This is why the "stream of life" metaphor is helpful (at least to me). We need to think of stability and change as entwined both in our descriptions of language and in our descriptions of seeing. Language-games are stable relative to the swirl of motion around and beneath them. There is erosion and simultaneous growth. There is bedrock where our shovels come to a stop, but we understand that even this sturdy foundation is subject to wear and cracking. In seeing something, it is always in the context of a larger landscape of continuous seeing (a technical term in Wittgenstein). We may notice changes of aspect when perceiving the nude form in a Freud drawing -- a relation between baring and truth, for instance -- but that moment of focus, too, is transformed by the act of stepping back for a more panoramic perspective.

Thanks for the exercise: It helped me get hold of the twin actions of 47, 48, and 49. We see ostensive defining and its limits. 2+2=4 Now imagine a culture or game where 2+2=5. We will be encountering a lot of these sorts of thought experiments. In 50, Wittgenstein extends this point by observing that what we have in language is a "means of representation" as in the case of the colored squares. This representation occurs within the colored square language game. "It is a paradigm in our language game ..." In naming we bestow being. It is the divine activity granted to humans by God in the creation accounts. But human acts of naming are limited (as the very idea of a language-game implies). As Wittgenstein shows in 51, there are particular acts of naming, particular correspondences between the name and the thing being named, but this does not lead to a correspondence theory. "[W]e must focus on the details of what goes on; must look at them from close to."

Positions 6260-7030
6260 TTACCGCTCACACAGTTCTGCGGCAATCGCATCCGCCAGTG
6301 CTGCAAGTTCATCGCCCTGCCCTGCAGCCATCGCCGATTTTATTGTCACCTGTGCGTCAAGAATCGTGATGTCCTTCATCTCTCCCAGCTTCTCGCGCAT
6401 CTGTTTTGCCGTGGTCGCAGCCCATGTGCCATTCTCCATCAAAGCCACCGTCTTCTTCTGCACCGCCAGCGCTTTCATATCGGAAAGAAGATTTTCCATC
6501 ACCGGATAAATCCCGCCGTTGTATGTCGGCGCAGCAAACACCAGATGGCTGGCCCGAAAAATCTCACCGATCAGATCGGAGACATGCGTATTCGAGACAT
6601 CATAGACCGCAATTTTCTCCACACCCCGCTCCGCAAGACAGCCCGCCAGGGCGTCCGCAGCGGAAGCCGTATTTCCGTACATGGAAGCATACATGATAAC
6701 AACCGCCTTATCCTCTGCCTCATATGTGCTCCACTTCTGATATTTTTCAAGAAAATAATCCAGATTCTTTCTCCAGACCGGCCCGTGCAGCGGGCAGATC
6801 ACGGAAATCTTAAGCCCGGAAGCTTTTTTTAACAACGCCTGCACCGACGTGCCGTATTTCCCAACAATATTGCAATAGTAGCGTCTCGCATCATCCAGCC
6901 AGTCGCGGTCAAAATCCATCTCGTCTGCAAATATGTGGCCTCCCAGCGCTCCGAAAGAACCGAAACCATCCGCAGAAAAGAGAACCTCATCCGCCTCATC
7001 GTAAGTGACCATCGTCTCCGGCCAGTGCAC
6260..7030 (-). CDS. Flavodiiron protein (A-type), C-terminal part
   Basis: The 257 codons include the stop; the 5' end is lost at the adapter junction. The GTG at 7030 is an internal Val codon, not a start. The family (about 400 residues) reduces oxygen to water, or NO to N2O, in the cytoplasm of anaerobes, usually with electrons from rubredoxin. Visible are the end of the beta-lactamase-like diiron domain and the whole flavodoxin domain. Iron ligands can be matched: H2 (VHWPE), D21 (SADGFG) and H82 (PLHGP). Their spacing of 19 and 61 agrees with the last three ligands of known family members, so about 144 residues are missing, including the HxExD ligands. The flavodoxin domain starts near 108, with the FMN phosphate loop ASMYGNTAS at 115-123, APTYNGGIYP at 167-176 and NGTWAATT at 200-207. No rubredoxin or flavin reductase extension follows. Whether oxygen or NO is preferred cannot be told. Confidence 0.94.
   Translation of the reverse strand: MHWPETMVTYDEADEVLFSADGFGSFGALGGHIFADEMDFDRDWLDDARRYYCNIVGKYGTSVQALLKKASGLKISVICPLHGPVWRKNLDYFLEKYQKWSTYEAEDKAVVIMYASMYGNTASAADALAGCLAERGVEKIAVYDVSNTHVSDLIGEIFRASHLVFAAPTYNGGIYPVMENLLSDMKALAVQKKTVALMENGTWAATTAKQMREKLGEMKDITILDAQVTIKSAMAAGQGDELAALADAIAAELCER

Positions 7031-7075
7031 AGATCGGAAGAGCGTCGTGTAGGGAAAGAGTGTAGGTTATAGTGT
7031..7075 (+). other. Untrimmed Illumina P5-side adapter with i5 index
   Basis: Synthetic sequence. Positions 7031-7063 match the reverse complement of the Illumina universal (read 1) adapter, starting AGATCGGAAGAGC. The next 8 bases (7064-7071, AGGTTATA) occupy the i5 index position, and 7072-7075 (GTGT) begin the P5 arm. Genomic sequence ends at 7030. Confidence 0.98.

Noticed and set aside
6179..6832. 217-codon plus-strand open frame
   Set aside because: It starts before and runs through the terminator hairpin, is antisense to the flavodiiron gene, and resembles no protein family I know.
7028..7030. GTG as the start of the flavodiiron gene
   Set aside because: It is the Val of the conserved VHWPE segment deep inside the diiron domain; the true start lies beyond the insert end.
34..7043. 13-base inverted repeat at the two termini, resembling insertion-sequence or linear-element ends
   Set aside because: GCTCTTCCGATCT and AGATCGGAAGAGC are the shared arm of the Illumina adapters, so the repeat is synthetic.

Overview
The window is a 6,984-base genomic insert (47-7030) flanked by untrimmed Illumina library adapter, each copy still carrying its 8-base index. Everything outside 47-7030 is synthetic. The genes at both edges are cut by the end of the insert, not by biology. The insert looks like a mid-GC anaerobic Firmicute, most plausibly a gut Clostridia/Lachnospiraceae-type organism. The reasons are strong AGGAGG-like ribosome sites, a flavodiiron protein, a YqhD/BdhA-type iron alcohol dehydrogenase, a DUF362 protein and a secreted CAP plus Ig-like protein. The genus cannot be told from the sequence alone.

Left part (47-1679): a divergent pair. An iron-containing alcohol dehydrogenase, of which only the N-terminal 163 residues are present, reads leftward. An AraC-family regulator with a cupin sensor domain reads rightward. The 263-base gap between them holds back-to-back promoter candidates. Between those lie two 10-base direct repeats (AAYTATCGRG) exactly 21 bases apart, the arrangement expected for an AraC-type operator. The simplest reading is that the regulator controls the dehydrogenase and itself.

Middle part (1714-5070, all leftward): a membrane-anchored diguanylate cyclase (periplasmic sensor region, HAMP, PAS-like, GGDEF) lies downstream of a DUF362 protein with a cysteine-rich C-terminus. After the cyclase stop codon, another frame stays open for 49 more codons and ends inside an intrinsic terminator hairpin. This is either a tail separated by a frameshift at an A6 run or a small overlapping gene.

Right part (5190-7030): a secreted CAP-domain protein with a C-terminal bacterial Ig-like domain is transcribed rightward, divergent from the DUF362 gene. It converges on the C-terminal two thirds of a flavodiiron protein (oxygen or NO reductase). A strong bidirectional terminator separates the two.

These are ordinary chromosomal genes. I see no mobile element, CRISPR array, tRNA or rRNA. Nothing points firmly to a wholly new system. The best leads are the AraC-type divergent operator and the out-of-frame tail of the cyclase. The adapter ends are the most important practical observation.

There are political acts, but this does not lead to a political theory. There goes my field.


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